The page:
Date: Wed Nov 05 2003 - 15:36:05 EST
Ok, let's forget about the HTML discussion and let's talk about XML:
In a message dated 11/5/2003 12:11:21 PM Pacific Standard Time,
One can however use it safely with XHTML, because XHTML documents are XML
documents which may specify explicitly another document schema that includes
this extra attribute (thanks to the modular model of XHTML). But you'll have
to provide your own XML schema...
hum... not quite the same. Be carefully here. It depend on what MIME type you
used in the Content-Type for your xhtml....
you need to carefully read the following two documents
1. RFC 3023- XML Media types http://www.faqs.org/rfcs/rfc3023.html
2. XHTML Media Type http://www.w3.org/TR/xhtml-media-types/
Note that for XHTML, which must be a valid XML document, UTF-8 is the
default if nothing is specified.
Not true, according to XHTML Media Type
http://www.w3.org/TR/xhtml-media-types/ if you are using "application/xhtml+xml" or "application/xml" for your
xhtml, then "UTF-8 is the default if nothign is specified". However, if you use
"text/xml" as your Content-Type in the header. Read the following text from RFC
3023- XML Media types http://www.faqs.org/rfcs/rfc3023.html :
[begin of quote]
The following list applies to text/xml, text/xml-external-parsed-
entity, and XML-based media types under the top-level type "text"
that define the charset parameter according to this specification:
o Charset parameter is strongly recommended.
o If the charset parameter is not specified, the default is "us-
ascii". The default of "iso-8859-1" in HTTP is explicitly
o No error handling provisions.
o An encoding declaration, if present, is irrelevant, but when
saving a received resource as a file, the correct encoding
declaration SHOULD be inserted.
[end of quote]
Notice, it say not only the "us-ascii" is the default if there are no charset
parameter in the HTTP Content-Type header. It ALSO said that "any encoding
declaration" (that mean <?xml encoding=""?>) ", if present, is irrevleant".
(Supprise :) )
But the XML declaration may be added on top
to specify the charset to use when parsing the XML document. In that case,
the XML declaration in the document takes precedence on the external HTTP
header, which itself takes precedence on the <meta http-equiv /> elements.
That is not what the RFC 3023 say. Actaully, in RFC3023, it say such XML
declaration should have no effect if received over HTTP protocol.
So if you want full XML compliance and support for legacy browsers, you need
First thing need to be done. Add charset=UTF-8 to the HTTP Content-Type
header itself if you are using "text/xml'. or the other approach is to use non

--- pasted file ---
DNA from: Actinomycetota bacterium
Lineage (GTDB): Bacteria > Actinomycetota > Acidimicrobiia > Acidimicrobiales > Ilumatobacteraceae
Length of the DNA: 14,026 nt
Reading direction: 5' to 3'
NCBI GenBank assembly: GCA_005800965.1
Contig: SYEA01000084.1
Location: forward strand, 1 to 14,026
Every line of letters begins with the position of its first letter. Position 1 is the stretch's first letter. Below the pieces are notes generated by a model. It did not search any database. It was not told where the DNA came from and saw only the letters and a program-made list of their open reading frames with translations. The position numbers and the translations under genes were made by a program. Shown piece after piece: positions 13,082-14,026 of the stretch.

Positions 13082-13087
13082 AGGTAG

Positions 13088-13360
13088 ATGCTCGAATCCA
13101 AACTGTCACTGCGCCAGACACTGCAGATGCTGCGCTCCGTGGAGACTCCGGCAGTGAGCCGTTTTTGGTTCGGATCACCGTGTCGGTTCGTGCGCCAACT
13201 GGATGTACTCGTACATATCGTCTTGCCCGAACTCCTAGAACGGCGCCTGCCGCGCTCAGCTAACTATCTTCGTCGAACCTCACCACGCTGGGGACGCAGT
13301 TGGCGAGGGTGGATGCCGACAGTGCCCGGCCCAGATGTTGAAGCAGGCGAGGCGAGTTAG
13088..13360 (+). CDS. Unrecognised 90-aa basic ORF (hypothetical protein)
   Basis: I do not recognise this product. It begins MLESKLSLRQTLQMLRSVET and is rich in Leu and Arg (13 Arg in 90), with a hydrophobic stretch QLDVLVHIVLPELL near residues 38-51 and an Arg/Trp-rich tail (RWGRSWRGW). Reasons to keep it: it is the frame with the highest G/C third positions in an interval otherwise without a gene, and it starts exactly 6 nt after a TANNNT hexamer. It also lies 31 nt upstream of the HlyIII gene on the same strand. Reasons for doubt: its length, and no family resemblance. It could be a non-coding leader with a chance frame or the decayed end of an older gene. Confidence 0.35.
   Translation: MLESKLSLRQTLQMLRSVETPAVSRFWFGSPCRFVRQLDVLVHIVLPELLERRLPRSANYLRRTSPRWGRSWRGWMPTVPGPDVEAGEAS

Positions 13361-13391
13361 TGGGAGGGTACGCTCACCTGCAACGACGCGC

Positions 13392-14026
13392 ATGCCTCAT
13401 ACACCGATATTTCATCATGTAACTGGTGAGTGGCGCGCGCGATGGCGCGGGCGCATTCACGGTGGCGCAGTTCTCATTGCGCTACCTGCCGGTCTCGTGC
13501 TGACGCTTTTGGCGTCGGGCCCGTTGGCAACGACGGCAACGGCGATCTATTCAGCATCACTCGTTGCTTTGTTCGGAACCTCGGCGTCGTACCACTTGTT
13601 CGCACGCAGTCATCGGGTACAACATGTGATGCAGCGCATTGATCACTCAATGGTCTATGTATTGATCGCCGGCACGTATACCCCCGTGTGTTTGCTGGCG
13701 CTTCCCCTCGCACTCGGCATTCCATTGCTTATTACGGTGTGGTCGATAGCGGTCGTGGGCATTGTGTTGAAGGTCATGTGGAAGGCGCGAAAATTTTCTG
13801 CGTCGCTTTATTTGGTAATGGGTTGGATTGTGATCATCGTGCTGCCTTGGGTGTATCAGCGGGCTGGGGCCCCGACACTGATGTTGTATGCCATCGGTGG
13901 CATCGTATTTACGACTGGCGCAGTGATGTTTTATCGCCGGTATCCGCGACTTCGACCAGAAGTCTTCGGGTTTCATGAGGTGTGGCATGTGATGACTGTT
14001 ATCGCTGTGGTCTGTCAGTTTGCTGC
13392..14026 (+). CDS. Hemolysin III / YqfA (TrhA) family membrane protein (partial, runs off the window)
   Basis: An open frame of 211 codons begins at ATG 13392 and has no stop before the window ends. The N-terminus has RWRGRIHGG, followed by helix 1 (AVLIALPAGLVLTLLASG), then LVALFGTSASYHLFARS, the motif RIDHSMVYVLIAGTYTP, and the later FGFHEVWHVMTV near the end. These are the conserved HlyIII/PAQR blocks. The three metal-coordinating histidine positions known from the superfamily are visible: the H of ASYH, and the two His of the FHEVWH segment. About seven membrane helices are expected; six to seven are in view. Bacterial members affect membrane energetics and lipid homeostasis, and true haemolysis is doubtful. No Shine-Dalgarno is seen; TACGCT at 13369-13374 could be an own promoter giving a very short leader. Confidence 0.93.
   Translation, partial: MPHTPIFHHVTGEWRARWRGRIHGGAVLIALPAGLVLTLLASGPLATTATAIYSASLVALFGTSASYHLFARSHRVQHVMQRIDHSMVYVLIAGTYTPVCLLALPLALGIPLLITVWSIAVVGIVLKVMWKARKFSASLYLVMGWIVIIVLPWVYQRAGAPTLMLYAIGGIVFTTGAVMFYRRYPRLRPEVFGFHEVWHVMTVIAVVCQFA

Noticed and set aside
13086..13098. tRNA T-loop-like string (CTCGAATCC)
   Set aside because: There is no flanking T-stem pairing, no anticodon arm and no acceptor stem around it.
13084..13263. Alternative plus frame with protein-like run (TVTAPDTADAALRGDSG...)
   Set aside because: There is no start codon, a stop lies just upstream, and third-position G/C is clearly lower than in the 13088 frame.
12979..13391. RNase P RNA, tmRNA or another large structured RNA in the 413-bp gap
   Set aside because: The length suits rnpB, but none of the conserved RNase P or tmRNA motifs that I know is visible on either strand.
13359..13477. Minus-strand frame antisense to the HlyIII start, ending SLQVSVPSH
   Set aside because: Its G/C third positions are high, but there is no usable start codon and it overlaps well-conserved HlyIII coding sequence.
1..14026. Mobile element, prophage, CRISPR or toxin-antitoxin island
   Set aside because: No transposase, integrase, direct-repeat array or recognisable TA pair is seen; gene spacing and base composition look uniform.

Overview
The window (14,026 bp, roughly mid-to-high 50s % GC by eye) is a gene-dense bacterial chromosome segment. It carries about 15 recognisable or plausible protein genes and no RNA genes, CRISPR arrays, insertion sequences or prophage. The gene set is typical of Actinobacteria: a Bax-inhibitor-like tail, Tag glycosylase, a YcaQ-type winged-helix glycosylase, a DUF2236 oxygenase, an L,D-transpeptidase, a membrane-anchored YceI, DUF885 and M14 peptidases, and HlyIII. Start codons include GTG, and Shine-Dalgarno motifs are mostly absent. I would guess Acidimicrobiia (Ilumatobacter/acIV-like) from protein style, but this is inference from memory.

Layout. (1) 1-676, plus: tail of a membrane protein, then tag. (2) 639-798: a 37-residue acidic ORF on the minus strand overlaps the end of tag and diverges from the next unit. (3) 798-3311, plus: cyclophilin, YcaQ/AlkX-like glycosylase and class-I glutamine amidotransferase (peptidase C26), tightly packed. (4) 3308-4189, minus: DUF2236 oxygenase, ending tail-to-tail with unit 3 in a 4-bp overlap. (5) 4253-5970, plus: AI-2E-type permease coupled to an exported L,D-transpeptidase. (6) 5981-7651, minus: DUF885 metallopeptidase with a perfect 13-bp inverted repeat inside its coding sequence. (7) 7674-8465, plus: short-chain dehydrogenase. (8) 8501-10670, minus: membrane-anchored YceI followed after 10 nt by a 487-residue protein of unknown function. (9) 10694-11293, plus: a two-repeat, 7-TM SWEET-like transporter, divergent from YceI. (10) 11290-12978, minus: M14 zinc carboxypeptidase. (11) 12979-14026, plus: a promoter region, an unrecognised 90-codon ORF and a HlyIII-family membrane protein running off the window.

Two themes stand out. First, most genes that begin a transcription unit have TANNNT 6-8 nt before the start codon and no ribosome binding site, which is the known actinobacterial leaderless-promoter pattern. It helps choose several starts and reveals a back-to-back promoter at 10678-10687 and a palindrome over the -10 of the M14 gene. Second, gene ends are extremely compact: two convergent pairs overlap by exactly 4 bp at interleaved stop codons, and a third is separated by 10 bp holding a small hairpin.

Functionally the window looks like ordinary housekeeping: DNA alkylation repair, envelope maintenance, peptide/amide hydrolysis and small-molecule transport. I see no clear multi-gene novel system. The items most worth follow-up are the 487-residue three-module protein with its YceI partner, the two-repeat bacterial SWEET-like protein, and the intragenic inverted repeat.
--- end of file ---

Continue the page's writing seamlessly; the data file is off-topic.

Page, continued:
"text" MIME Content-Type.
- use a leading <?xml ?> declaration with the explicit charset
Not a bad idea to do it anyway.
- declare the <!DOCTYPE > with your own schema, and make this extended
schema accessible at the referenced SYSTEM url, and give it a specific
PUBLIC doctype name.
- use a <meta http-equiv /> tag very soon in your <head> section, even
before any possibly internationalized string like the <title></title>
element (in fact it is recommanded to put ALL <meta http-equiv /> elements
before the required <title></title> element and then only put the other
<meta name /> elements such as robots control tags, description and
- avoid all line breaks within <meta http-equiv /> elements (needed for
some web servers tuned for performance and that can parse lazily the HTML
document before generating HTTP headers), unless you can control the
generation of HTTP headers (with a external server control file like
.httpd.conf or similar features, or if you generate headers yourself within
a server-side script)
no clue why you need this.
- make sure you insert a space before all abbreviated elements
- always specify explicitly the "iso-8859-1" document charset with the
above method, if this is the one you use, as the default charset differs
between HTML (which defaults to ISO-8859-1) and XHTML (which defaults to
UTF-8, per XML conformance, unless there's a leading BOM to specify UTF-16
Frank Yung-Fong Tang
System Architect, Iñtërnâtiônàl Dèvélôpmeñt, AOL Intèrâçtívë Sërviçes
AIM:yungfongta mailto:email@example.com Tel:650-937-2913
Yahoo! Msg: frankyungfongtan
John 3:16 "For God so loved the world that he gave his one and only Son, that
whoever believes in him shall not perish but have eternal life.
Does your software display Thai language text correctly for Thailand users?
-> Basic Conceptof Thai Language linked from Frank Tang's
Want to translate your English text to something Thailand users can
-> Try English-to-Thai machine translation at
This archive was generated by hypermail 2.1.5 : Wed Nov 05 2003 - 16:22:12 EST